If it’s true that people vote with their feet, North Division Charter High School is heading in the right direction after its first year of operation. While 400 students started at North Division in the fall, 469 students have enrolled for next year.
North Division, 1011 W. Center St., returned to a traditional high school model this year after a failed seven-year experiment in which smaller high schools shared the building. The school’s teaching staff and administrators were replaced in the first phase of a three-year plan to turn the school around.
“The buzz has been very positive about North in the community. I’ve been getting calls, and the feedback has been very good,” said North Division Principal Stanley McWilliams.
“We still have a ways to go,” McWilliams acknowledged. “Although we improved academically, they were small gains compared to other schools, but they were still gains.”
According to a spokesperson for Milwaukee Public Schools, test scores on the MAP (Measures in Academic Progress) exam rose 7 percentage points in reading and 5 percentage points in math from fall to spring. However, MPS declined to provide the actual test scores. Students take the MAP test in the fall, winter and spring.
“There is good work being done on behalf of the students at North Division, and our students’ scores are on the rise,” said Dennis Queen, regional executive specialist at Milwaukee Public Schools. Queen oversees the Metro Region of MPS, which includes North Division.
The school year got off to a rough start, according to Teaira McMurtry, a ninth-grade English teacher whose mother graduated from North. “It was a weeding out of students who thought it would be the same as last year,” she said.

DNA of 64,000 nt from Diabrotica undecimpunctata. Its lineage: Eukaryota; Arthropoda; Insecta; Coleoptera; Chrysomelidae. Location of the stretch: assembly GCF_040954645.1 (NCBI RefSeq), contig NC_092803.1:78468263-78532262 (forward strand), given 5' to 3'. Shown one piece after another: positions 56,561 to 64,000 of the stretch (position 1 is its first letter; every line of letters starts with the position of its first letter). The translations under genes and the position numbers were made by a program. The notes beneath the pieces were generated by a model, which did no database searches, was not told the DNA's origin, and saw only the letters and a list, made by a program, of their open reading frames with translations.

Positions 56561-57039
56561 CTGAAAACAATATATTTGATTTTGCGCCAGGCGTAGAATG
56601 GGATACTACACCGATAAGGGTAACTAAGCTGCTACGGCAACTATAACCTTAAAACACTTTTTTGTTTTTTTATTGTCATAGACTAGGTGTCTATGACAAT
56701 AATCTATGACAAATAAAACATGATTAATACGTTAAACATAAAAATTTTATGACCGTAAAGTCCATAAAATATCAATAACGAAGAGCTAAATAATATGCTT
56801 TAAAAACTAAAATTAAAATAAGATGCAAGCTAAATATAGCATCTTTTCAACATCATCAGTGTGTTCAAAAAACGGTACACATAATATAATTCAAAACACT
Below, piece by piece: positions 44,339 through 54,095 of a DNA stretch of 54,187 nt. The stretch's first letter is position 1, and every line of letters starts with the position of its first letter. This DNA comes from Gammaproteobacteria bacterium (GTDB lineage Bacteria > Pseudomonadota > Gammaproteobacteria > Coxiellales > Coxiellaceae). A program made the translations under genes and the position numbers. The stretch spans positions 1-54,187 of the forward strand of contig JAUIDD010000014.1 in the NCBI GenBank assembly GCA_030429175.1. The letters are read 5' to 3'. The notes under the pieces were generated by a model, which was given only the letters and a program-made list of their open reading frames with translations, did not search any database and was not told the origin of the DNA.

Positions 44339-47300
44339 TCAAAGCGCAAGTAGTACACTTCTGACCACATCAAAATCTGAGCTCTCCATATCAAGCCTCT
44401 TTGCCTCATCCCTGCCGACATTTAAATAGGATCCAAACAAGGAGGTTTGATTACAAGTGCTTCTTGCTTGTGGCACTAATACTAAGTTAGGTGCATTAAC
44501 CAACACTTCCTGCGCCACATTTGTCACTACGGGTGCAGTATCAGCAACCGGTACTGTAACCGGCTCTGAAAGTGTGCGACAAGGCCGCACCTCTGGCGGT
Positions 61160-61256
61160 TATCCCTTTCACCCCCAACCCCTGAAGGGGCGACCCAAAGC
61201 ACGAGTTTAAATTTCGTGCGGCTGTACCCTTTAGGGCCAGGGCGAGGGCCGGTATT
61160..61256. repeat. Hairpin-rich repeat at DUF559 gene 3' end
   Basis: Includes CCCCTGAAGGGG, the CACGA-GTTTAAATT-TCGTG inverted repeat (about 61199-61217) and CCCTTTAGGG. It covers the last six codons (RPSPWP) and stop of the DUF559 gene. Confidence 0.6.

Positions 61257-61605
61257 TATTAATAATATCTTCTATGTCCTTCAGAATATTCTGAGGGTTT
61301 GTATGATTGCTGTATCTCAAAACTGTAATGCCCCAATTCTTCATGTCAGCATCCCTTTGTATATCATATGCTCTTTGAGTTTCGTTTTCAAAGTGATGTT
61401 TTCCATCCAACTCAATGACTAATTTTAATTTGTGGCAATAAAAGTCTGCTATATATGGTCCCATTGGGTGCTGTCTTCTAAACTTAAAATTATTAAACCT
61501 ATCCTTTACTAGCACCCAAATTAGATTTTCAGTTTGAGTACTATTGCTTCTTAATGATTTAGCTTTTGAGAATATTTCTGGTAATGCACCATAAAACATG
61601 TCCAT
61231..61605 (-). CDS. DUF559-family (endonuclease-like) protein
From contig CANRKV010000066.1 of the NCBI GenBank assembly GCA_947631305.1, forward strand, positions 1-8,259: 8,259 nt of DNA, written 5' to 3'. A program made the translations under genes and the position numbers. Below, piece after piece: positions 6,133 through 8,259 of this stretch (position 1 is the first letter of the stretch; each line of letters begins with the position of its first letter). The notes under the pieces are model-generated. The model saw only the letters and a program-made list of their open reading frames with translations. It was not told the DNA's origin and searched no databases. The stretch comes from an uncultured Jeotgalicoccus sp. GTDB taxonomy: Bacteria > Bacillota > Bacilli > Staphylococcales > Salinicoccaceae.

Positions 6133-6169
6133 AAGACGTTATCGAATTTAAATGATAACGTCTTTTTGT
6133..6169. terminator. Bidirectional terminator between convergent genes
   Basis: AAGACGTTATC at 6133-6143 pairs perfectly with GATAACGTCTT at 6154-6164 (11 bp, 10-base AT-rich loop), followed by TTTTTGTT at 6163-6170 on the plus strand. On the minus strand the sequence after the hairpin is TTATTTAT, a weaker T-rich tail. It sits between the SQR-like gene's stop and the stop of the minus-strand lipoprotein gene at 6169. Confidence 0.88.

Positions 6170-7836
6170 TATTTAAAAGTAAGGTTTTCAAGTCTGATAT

McWilliams has brought discipline and high expectations to North, according to McMurtry. When the principal received the first test scores in the fall, which were below passing, he implemented weekly drills to help students strengthen their testing skills and build self-esteem.
“As the year progressed, a lot of students realized that Mr. McWilliams was serious. He has a no-nonsense policy,” said McMurtry.
In September, 400 students were enrolled at North, which dropped to approximately 360 students by the end of the year. The school’s attendance rate was 87 percent, seven percentage points higher than the prior year at African American Immersion, the last school to occupy the North building, according to Roseann St. Aubin, communications director for MPS.
Some people still give North a bad rap, according to Corin Odum, a 17-year-old junior at North.
“All outsiders have heard about North are negative things, but from my point of view, I actually like it,” she said. Odum transferred from Hamilton High School, 6215 W. Warnimont Ave. She is a member of the Keystone Club, a leadership development program at LaVarnway Boys and Girls Club.
“Last year was less strict,” said Collin Denson, a 16-year-old junior who attended the African American Immersion School. “It was chaotic.”
Now, Denson said, “I’m not insecure about saying I go to North Division. People have such a close-minded opinion because of what they see on TV, but that’s just one side. My whole family is North alumni.”